The Odd Couple (1968)- When fussy, uptight Felix Unger (Lemmon) is thrown out of the house by his wife, he wanders the streets of New York in a depressive funk. Concerned about his best friend's mental state, the already divorced Oscar Madison (Walter Matthau) invites Felix to move in. Horrendously mismatched, Oscar and Felix are soon at each other's throats. Based on Neil Simon's award-winning Broadway play (in which Matthau also starred), "The Odd Couple" was the second and best pairing of real-life buddies Lemmon and Matthau, and spawned a long-running TV series. The inspired premise of a platonic, male love/hate relationship is best realized in this, the original film, with Lemmon's meticulous, melancholy Felix counter-balanced by Matthau's gruff Oscar, a carefree sportswriter who gives new meaning to the word "slovenly." In particular, don't miss the hilarious scenes with the duo's upstairs neighbors, the Pigeon sisters.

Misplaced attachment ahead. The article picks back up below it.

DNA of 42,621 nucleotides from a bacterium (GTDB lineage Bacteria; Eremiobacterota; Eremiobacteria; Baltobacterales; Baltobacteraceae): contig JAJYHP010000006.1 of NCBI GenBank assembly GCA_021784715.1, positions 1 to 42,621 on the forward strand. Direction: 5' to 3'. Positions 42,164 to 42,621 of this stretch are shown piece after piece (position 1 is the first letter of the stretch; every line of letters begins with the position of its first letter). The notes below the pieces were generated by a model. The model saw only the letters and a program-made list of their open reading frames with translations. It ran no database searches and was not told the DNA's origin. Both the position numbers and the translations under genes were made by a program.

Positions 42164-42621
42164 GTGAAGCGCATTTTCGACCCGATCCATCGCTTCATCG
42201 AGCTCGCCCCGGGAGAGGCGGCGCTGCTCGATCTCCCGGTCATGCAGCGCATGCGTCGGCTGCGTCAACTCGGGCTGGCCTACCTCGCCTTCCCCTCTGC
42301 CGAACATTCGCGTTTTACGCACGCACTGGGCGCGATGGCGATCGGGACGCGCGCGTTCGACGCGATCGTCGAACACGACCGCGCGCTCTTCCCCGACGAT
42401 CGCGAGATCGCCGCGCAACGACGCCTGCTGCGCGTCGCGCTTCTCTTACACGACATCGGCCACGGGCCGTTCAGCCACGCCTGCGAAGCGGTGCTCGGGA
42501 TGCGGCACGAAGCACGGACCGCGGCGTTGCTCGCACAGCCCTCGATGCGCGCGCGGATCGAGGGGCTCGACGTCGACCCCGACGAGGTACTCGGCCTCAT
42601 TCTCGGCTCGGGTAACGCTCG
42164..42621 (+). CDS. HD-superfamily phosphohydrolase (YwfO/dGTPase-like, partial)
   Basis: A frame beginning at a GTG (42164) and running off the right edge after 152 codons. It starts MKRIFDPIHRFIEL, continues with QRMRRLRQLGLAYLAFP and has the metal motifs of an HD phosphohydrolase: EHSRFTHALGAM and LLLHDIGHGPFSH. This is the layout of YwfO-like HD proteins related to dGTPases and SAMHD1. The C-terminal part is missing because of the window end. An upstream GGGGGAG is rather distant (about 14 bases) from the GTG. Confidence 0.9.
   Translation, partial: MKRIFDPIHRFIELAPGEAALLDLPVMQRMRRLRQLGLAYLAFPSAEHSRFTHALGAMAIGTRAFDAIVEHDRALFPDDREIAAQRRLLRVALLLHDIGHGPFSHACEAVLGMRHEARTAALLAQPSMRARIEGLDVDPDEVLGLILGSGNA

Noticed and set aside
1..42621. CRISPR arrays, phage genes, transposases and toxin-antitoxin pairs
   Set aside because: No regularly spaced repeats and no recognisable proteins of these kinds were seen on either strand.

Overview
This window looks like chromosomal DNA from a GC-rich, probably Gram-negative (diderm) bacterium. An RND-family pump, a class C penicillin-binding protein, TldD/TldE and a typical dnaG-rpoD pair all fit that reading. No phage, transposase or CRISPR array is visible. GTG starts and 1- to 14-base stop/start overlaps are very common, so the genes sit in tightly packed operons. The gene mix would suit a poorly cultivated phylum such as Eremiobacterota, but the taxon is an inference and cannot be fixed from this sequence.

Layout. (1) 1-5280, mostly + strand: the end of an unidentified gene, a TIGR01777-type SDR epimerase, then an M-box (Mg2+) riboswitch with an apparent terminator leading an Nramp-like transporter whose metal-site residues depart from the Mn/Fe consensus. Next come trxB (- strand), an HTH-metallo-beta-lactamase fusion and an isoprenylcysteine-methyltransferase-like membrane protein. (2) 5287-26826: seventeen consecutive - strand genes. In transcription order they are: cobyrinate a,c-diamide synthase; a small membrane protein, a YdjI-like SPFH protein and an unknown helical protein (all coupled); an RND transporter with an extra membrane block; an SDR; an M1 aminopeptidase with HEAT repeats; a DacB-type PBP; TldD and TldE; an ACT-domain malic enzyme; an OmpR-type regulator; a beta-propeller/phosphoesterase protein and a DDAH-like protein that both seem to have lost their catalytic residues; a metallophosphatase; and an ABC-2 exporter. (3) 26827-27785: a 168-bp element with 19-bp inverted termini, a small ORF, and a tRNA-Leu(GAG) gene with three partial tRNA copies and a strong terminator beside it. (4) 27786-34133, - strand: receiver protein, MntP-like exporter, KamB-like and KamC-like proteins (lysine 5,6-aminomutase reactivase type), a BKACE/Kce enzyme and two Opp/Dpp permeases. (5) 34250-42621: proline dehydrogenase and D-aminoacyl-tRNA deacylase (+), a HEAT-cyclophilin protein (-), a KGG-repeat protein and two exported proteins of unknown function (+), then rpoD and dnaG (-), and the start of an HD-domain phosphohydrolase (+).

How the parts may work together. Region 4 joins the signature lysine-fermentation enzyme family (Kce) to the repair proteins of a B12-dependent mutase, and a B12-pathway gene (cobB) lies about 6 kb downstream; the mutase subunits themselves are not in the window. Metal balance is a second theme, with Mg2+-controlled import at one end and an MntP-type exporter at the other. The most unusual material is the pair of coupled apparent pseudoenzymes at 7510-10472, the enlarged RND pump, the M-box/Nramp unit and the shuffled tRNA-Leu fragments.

The China Syndrome (1979)- To the consternation of her bosses, ambitious TV reporter Kimberly Wells (Jane Fonda) wants to get away from doing cheesy lifestyle segments and latch on to a serious story. She inadvertently finds one when she and cameraman Richard Adams (Michael Douglas) go to cover a day in the life of a nearby power plant, and witness some frightening irregularities. Not surprisingly, the powers-that-be don't want their cover blown on these life-threatening issues, but senior plant official Jack Godell (Lemmon) won't accept a cover-up. This timely nail-biter is effective not only because director James Bridges gets all the fundamentals right, but because its explosive subject matter would soon hit home with a terrifying real-life incident at the Three Mile Island nuclear plant in Pennsylvania. Lemmon's Godell is a shattering portrayal, for which the actor received an Oscar nod, and Fonda is appealing and believable as a journalist who wants to be more than a pretty face. Co-star Douglas also produced.